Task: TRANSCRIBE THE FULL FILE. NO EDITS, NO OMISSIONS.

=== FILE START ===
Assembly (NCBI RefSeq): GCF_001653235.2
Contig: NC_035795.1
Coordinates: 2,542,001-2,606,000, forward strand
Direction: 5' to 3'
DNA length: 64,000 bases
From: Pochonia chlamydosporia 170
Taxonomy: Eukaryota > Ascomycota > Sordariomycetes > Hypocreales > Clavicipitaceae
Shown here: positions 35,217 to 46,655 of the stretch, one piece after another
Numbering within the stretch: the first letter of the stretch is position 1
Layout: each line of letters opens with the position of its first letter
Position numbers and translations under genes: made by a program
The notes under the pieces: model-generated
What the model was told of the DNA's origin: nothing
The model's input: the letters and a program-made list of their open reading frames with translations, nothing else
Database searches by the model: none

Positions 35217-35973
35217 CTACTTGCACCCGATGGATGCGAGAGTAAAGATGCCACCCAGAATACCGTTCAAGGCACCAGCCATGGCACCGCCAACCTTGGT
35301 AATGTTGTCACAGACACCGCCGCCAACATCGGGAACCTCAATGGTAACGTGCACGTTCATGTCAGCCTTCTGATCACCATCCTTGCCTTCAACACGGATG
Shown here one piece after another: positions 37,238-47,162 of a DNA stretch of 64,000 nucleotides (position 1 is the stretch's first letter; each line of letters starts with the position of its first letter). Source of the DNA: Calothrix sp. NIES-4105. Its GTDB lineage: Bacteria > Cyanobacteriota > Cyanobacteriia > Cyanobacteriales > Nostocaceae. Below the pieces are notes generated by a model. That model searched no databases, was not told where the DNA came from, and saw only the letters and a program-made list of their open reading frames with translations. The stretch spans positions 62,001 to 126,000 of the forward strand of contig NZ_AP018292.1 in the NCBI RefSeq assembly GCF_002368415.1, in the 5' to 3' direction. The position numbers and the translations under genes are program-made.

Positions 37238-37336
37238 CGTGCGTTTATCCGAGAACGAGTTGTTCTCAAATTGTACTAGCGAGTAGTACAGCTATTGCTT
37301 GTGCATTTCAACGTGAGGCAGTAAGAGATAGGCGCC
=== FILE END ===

Assembly (NCBI RefSeq): GCF_001653235.2
Contig: NC_035795.1
Coordinates: 2,542,001-2,606,000, forward strand
Direction: 5' to 3'
DNA length: 64,000 bases
From: Pochonia chlamydosporia 170
Taxonomy: Eukaryota > Ascomycota > Sordariomycetes > Hypocreales > Clavicipitaceae
Shown here: positions 35,217 to 46,655 of the stretch, one piece after another
Numbering within the stretch: the first letter of the stretch is position 1
Layout: each line of letters opens with the position of its first letter
Position numbers and translations under genes: made by a program
The notes under the pieces: model-generated
What the model was told of the DNA's origin: nothing
The model's input: the letters and a program-made list of their open reading frames with translations, nothing else
Database searches by the model: none

Positions 35217-35973
35217 CTACTTGCACCCGATGGATGCGAGAGTAAAGATGCCACCCAGAATACCGTTCAAGGCACCAGCCATGGCACCGCCAACCTTGGT
35301 AATGTTGTCACAGACACCGCCGCCAACATCGGGAACCTCAATGGTAACGTGCACGTTCATGTCAGCCTTCTGATCACCATCCTTGCCTTCAACACGGATG
Shown here one piece after another: positions 37,238-47,162 of a DNA stretch of 64,000 nucleotides (position 1 is the stretch's first letter; each line of letters starts with the position of its first letter). Source of the DNA: Calothrix sp. NIES-4105. Its GTDB lineage: Bacteria > Cyanobacteriota > Cyanobacteriia > Cyanobacteriales > Nostocaceae. Below the pieces are notes generated by a model. That model searched no databases, was not told where the DNA came from, and saw only the letters and a program-made list of their open reading frames with translations. The stretch spans positions 62,001 to 126,000 of the forward strand of contig NZ_AP018292.1 in the NCBI RefSeq assembly GCF_002368415.1, in the 5' to 3' direction. The position numbers and the translations under genes are program-made.

Positions 37238-37336
37238 CGTGCGTTTATCCGAGAACGAGTTGTTCTCAAATTGTACTAGCGAGTAGTACAGCTATTGCTT
37301 GTGCATTTCAACGTGAGGCAGTAAGAGATAGGCGCC